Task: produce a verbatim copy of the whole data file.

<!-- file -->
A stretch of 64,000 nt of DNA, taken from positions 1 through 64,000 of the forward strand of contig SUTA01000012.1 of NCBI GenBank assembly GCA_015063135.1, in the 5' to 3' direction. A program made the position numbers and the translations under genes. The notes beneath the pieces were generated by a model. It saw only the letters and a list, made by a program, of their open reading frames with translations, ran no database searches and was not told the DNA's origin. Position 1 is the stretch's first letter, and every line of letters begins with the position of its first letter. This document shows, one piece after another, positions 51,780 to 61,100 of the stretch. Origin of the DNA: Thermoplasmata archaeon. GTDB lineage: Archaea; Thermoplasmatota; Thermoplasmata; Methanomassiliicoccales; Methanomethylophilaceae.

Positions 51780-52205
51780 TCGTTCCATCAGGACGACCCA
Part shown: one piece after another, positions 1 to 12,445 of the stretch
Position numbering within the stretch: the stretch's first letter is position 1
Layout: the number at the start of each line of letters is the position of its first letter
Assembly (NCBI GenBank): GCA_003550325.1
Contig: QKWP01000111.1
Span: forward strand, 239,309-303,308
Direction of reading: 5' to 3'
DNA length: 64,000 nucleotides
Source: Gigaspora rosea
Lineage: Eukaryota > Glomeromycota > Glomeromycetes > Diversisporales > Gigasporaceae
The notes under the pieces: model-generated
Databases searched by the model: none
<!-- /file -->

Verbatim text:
A stretch of 64,000 nt of DNA, taken from positions 1 through 64,000 of the forward strand of contig SUTA01000012.1 of NCBI GenBank assembly GCA_015063135.1, in the 5' to 3' direction. A program made the position numbers and the translations under genes. The notes beneath the pieces were generated by a model. It saw only the letters and a list, made by a program, of their open reading frames with translations, ran no database searches and was not told the DNA's origin. Position 1 is the stretch's first letter, and every line of letters begins with the position of its first letter. This document shows, one piece after another, positions 51,780 to 61,100 of the stretch. Origin of the DNA: Thermoplasmata archaeon. GTDB lineage: Archaea; Thermoplasmatota; Thermoplasmata; Methanomassiliicoccales; Methanomethylophilaceae.

Positions 51780-52205
51780 TCGTTCCATCAGGACGACCCA
Part shown: one piece after another, positions 1 to 12,445 of the stretch
Position numbering within the stretch: the stretch's first letter is position 1
Layout: the number at the start of each line of letters is the position of its first letter
Assembly (NCBI GenBank): GCA_003550325.1
Contig: QKWP01000111.1
Span: forward strand, 239,309-303,308
Direction of reading: 5' to 3'
DNA length: 64,000 nucleotides
Source: Gigaspora rosea
Lineage: Eukaryota > Glomeromycota > Glomeromycetes > Diversisporales > Gigasporaceae
The notes under the pieces: model-generated
Databases searched by the model: none